Digital Nomads essentials
The Internet allows us to break out of the confines of that impersonal office building or emotionally stifling cubicle. We can travel while we work (or work while we travel). It’s refreshing to be unconfined to one space or to an ordained work schedule. That freedom comes with some adjustments though. The more that you can anticipate the problems, the better able you’ll be to transcend them.
What if there’s no Wifi?
You need to confirm Internet accessibility before you leave home.
If you’re depending on the tried and true Starbucks, first find out if there is one where you’re going. Difficult to imagine, but they aren’t in every nook and cranny in the world. Or, if there is one, find out if they follow the unofficial policy of “one purchase, one hour working time” that we’re used to. It would be embarrassing to be asked to leave. More important, your work is interrupted.
- Find the locations of Internet cafes and their prices and policies.
- See if there are co-working facilities available. Some require membership in Copass. Many allow drop-ins.
- See if it’s feasible to travel by train rather than plane or car. Not only is it economical, but it allows you to work in comfort while in transit, with Wifi all the way.
What if none of those ideas work out?
It won’t feel like it at the time, but, really, no Internet connection for a period of time is not the worst thing in the world. Even Bill Gates “disconnects” one week a year, his “Think Week” to, no surprise, think. He credits this practice for some of his most innovative ideas.
You can follow his example. Take a deep breath, step back mentally, and think: Are my work projects prioritized optimally? Are there work habits that are affecting me negatively? Are there ways I can increase my revenue? You can even think about something other than work!
Have a notebook and pen with you. You remember them, don’t you? Jot down ideas that come to you during the down time. You think you’ll remember, but you may not. Why chance it?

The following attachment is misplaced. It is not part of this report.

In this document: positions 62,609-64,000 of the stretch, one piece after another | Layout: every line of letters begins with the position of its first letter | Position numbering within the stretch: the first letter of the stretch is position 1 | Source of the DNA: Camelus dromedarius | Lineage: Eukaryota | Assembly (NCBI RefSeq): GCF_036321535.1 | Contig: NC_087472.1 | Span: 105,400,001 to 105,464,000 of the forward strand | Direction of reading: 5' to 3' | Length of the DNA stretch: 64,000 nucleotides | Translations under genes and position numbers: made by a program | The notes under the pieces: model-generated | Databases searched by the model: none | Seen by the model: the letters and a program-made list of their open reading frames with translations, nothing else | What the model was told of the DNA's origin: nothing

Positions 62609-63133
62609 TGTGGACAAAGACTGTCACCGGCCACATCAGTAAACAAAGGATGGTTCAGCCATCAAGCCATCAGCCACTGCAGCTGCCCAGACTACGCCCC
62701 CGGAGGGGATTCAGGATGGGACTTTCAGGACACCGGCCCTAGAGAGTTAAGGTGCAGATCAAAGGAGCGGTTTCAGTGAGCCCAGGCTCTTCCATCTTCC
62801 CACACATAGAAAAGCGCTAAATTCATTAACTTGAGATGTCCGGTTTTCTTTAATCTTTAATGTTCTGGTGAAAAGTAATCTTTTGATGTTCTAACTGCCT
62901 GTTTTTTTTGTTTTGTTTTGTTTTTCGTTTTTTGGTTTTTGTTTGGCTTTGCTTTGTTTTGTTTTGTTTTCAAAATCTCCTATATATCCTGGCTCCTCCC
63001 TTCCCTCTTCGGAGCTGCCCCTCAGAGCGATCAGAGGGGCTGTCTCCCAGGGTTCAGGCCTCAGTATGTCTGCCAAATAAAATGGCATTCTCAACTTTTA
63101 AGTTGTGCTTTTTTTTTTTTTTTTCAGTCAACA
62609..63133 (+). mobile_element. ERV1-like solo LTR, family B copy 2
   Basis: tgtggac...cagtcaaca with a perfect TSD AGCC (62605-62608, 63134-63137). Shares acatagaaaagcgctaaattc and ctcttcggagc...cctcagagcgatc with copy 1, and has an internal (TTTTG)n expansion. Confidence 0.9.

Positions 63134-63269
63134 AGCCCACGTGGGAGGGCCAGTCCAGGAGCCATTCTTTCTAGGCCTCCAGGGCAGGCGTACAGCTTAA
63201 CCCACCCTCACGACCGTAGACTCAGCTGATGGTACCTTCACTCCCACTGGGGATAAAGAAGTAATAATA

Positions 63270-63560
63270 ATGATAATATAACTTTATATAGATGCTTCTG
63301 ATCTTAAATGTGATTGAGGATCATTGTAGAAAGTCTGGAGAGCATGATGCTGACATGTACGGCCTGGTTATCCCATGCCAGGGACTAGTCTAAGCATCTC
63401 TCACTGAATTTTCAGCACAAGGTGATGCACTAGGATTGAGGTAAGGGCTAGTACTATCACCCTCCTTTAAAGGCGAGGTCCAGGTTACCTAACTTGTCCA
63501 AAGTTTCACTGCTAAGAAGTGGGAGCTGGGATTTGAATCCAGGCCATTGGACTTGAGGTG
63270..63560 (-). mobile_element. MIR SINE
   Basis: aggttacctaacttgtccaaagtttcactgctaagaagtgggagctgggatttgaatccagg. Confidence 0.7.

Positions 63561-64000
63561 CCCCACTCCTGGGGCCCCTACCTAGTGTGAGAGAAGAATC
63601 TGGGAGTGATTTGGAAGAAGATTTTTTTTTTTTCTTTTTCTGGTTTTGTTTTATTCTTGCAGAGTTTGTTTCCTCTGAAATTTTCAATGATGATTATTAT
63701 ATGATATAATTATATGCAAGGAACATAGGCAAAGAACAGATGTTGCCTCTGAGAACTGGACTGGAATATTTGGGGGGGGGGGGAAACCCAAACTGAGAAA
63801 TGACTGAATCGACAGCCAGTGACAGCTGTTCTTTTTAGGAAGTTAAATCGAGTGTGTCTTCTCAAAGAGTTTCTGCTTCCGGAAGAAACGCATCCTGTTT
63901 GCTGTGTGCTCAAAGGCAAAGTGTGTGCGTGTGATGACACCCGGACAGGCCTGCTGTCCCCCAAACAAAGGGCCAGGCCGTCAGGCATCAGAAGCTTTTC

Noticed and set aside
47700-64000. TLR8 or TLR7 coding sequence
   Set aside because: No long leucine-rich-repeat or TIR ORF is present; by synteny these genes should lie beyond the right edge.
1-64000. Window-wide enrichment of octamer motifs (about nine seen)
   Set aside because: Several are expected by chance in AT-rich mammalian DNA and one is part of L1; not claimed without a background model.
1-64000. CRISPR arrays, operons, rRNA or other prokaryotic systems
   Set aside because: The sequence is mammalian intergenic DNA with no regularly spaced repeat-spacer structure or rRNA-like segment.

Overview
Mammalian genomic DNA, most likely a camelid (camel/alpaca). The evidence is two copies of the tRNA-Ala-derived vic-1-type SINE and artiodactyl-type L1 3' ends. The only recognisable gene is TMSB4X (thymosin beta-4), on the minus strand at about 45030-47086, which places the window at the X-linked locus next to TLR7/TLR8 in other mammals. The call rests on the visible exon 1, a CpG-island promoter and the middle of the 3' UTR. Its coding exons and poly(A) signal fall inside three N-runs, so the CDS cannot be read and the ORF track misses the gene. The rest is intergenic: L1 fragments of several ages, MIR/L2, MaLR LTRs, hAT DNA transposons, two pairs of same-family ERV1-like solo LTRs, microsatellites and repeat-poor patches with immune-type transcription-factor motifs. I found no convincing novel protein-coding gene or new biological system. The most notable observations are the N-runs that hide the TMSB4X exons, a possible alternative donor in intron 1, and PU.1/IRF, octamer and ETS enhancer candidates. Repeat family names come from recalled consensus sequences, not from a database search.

What will I wish I had with me?
An international outlet adapter, preferably one that comes with plugs for Europe, North America, Japan, China, United Kingdom, Korea, Australia, and Hong Kong.
- A portable MiFi device.
- Quality headphones—earbuds aren’t effective when you have to block out noise.
- A World Clock app to keep track of time zones so you don’t call a client at at 3a.m., her time.
- Your Nespresso machine and Gourmesso Coffee Capsules from www.gourmesso.com so you’ll have the comfort of home however far away you are.
Be thoughtful toward your clients. Let them know if you’re going somewhere with limited connectivity and factor that into the completion dates that you promise.
Have Skype and Google Hangout set up for conferencing with a client, but avoid real-time communication as much as you can—the time difference problem could rear its ugly head. Email works best. You send it at your convenience; the client reads it at his convenience.
Don’t fall into the trap of becoming so enamored with a new location that you put aside your work responsibilities. Just as important, don’t become so engrossed in work that you never see the light of day. You keep an organized schedule of what work has to be done when. You need to make a schedule for when you’re going to have fun. Deadlines are easier keep when there’s a reward awaiting you.
If you’re new at working while on the road, you’ll run into glitches, but you’ll solve them and learn from them like the pro you are.